How the Dallas Morning News learned to make native ads local

Like their national brethren, cash-strapped local newspapers are increasingly diving into native advertising. But it turns out scaling down native is easier said than done.

The Dallas Morning News offers an instructive case study in how to pull it off. In late 2012, the paper partnered with a local agency, Slingshot, to create Speakeasy, a standalone shop to create and manage local and national ad campaigns. Today, the shop serves 70 clients.

“Local advertisers are starting to understand what the role of a content marketing agency is,” said Grant Moise, svp at the Morning News with oversight for Speakeasy. “I think they all feel the stress to create the content that the digital universe needs.”

Newspaper print advertising tumbled 8.6 percent to $17.3 billion in 2013, according to the Newspaper Association of America. But A.H. Belo Corp., the parent of the Morning News, reported that its total revenue declined 1 percent in the first quarter versus the year-ago quarter, the lowest year-over-year decrease in six years, helped by efforts like Speakeasy. In all of 2013, Speakeasy and 508 Digital, its agency that focuses on SEO and related strategies, generated $5.8 million in revenue.

Speakeasy creates native ads that run on, like this one for a local restaurant, and branded content that runs on the advertiser’s sites, like high-end skincare company Jack Black or this one for American Home Shield, a home warranty company. An editorial team led by Stacey Yervasi, formerly of D Magazine, writes copy for advertisers, aided by a freelancer network.

A screengrab of a native ad on

Speakeasy also allows clients to run Morning News articles in their ads, something about one-fourth of clients do. The photo archives have been popular, but Speakeasy also sees a market for Morning News articles that clients like real estate agents can use to position themselves as local experts. To avoid any blurring of lines between advertising and editorial, the agency requires that the content be identified as coming from the Morning News and carry the original byline.

Native would seem to be a no-brainer for local newspapers. They obviously have the expertise to create and manage content as well as publish it. And plenty of mom-and-pop advertisers could use some digital help.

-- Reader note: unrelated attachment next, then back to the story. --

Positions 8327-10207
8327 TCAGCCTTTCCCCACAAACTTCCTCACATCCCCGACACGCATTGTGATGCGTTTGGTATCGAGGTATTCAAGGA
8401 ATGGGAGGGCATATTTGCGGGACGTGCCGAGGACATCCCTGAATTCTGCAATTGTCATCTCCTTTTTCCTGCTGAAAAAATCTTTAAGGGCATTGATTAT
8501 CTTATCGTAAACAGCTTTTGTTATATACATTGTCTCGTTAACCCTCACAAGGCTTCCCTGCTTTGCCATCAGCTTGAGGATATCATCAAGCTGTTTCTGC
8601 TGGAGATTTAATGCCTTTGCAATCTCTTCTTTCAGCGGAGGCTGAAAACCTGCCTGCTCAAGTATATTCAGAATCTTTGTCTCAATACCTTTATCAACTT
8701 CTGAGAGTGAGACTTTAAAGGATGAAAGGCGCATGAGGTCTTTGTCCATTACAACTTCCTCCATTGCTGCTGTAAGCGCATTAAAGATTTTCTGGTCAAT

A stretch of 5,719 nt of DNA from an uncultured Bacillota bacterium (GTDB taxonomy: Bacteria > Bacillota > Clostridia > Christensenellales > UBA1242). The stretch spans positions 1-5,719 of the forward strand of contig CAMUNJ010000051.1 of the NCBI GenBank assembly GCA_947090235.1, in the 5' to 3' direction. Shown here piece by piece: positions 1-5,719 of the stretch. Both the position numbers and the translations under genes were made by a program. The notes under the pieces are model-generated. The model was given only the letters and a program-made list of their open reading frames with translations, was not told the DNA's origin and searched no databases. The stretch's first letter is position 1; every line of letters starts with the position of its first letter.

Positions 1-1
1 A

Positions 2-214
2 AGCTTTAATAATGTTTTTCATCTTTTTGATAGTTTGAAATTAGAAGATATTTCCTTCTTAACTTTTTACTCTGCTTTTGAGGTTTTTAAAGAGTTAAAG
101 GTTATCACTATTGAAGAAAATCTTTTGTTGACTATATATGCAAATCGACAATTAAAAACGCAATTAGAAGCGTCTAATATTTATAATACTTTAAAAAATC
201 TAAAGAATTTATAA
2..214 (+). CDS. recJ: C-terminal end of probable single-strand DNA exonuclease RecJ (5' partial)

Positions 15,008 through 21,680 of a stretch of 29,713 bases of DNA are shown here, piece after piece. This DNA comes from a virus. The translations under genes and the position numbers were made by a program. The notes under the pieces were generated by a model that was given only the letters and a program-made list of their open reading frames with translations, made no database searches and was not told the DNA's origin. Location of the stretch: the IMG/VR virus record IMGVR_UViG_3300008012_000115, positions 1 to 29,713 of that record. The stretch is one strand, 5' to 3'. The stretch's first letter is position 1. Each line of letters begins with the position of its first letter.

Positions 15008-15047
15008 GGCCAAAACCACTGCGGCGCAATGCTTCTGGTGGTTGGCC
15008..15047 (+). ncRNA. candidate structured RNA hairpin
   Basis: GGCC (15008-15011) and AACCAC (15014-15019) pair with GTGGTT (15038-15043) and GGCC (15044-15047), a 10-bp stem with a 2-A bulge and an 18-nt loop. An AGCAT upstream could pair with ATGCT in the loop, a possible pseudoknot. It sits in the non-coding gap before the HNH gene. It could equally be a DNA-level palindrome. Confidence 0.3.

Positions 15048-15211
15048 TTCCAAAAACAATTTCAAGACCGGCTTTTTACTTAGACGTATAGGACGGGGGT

Still, that doesn’t mean every local paper has the expertise to sell it or that clients will see the need for it. Native requires some sleight of hand. It has to serve a marketing purpose while still being interesting, said Dorian Benkoil, svp of digital media company Teeming Media. And while national advertisers with big budgets can use the tactic for brand-building, native can be a tough sell for the local guys that demand immediate ROI from their ads.

“For a newspaper, it’s a sophisticated — or at least nuanced sale — but one that certain businesses understand,” Benkoil said. “For the newspaper, the native ad sales is probably part of a package that includes other things also.”

It’s been a learning process for Speakeasy. The agency initially set a floor of $2,000 per month per client but discovered that with the level of service it was providing, it couldn’t make money. Now it charges $4,000 a month. With campaigns, it has learned how to adapt the ad format to local advertisers by focusing on their service or what differentiates it from the competition. For an auto dealer, that could be talking about industry trends or community involvement. For a doctor, it’s about thought leadership. With retailers, it can take the form of online magazines.

“I won’t say it’s easy, but local advertisers often have a better story to tell,” said Mike Orren, president of Speakeasy. “The challenge is, helping those businesses understand that this is not like buying a print ad where I put a dollar in and I know how much I’ll get back tomorrow. We like to say, we’re farming versus hunting.”

To their credit, the folks behind the agency knew their limitations; that’s why they tapped Singshot to be a partner and created an independent agency that would be able to grow, free of Morning News bureaucracy but still be able to tap into the Morning News’ 4,000 existing ad clients.

“Jim [Moroney, Belo chairman, president and CEO] and I have said from the beginning, we don’t know how to run an agency, and we would have screwed it up if we tried to do it internally,” Moise said.

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